Basically, it reads like it was written from the secret villain lair in a Batman comic. By an intern.

McArdle’s theory is that the real information (bland stuff about donors) was in fact obtained by some lefty, but it wasn’t juicy enough. So someone faked up a Memo, basically a digest of the information in the other documents (or through Google), but wrote about that information in the most negative way possible, in order to juice up a pretty weak leak.

Stacy McCain adds, “In Apologizing for Global Warming Hoax, Peter Gleick Blames His Victims”:

The Heartland Institute was victimized by global warming fanatics who published stolen documents and at least one forged document in their attempts to portray the Institute as dishonest.

One of the central figures in this criminal hoax was Peter Gleick of the Pacific Institute, who uses the Huffington Post to offer an excuse:

My judgment was blinded by my frustration with the ongoing efforts — often anonymous, well-funded, and coordinated — to attack climate science and scientists and prevent this debate, and by the lack of transparency of the organizations involved. Nevertheless I deeply regret my own actions in this case. I offer my personal apologies to all those affected.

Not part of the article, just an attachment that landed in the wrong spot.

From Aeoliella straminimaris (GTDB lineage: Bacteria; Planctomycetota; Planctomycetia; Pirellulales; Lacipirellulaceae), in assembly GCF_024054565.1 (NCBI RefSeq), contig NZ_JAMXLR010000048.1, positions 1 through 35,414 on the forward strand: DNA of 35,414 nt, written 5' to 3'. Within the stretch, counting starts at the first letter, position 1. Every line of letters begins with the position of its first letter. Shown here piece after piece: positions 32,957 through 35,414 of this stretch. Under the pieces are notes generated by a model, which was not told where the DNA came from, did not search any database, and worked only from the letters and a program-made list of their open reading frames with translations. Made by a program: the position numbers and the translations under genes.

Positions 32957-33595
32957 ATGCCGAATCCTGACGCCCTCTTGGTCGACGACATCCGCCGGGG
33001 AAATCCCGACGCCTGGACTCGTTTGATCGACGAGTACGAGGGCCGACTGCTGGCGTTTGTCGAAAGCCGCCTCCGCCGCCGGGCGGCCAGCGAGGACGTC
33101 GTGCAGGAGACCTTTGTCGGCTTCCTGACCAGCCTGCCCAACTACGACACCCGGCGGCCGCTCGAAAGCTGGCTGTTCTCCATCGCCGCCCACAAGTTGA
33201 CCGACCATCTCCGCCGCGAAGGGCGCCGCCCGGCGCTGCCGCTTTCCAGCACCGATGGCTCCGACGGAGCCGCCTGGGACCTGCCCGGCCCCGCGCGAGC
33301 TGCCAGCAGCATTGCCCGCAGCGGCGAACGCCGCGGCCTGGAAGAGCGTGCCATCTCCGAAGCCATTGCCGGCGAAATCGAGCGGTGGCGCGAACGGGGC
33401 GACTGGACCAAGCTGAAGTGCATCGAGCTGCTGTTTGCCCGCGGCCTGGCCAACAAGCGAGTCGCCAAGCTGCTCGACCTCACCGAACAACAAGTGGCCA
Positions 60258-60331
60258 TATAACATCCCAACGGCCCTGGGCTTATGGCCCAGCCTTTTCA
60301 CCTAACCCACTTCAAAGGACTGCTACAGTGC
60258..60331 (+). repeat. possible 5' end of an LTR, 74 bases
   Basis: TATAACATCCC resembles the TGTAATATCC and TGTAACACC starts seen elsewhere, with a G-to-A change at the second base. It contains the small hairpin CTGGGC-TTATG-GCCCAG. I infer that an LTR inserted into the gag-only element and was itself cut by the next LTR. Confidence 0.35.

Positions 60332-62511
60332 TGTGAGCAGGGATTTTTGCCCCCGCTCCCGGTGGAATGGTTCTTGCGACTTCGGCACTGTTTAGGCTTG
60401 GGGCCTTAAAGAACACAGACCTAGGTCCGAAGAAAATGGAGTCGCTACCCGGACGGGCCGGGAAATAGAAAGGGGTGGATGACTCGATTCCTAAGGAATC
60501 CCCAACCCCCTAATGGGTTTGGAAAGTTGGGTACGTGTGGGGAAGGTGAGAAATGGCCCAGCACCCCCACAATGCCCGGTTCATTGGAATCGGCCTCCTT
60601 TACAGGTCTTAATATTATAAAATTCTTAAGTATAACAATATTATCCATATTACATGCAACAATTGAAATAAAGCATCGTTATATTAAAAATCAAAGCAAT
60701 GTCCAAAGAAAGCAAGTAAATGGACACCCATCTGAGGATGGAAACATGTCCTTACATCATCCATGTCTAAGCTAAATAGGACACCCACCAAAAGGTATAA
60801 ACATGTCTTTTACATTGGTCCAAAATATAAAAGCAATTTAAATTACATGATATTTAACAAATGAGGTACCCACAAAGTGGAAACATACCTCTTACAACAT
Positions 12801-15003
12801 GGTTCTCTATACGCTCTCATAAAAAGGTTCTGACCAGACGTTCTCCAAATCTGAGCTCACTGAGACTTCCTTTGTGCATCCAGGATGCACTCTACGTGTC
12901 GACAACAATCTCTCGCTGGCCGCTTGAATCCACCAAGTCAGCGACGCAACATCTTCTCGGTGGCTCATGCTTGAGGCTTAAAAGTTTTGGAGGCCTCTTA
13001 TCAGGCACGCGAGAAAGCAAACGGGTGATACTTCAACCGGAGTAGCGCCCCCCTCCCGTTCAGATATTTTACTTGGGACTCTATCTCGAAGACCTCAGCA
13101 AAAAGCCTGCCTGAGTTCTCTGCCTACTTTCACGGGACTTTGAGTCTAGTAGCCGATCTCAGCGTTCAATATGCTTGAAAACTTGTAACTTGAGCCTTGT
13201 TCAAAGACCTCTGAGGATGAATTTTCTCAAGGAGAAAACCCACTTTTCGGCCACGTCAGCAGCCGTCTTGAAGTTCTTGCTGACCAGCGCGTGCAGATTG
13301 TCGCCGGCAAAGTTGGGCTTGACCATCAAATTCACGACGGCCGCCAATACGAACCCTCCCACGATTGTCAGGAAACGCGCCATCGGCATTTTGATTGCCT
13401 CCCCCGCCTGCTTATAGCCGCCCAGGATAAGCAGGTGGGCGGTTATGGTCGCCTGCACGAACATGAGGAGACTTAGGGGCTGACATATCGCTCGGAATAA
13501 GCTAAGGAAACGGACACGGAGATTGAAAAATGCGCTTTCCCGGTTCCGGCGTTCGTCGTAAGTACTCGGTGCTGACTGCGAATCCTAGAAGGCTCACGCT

“It’s not my fault!” The end justify the means: The alleged evil of their opponents excuses any shoddy smear Gleick and his allies may perpetrate against them. And despite their admitted amorality, they wonder why we doubt their claims to “science”?

If it turns out that Gleick had a 2012 RatherGate moment, it wouldn’t be the first time that radical environmentalism has cooked the books, as we’ll discuss on the following page.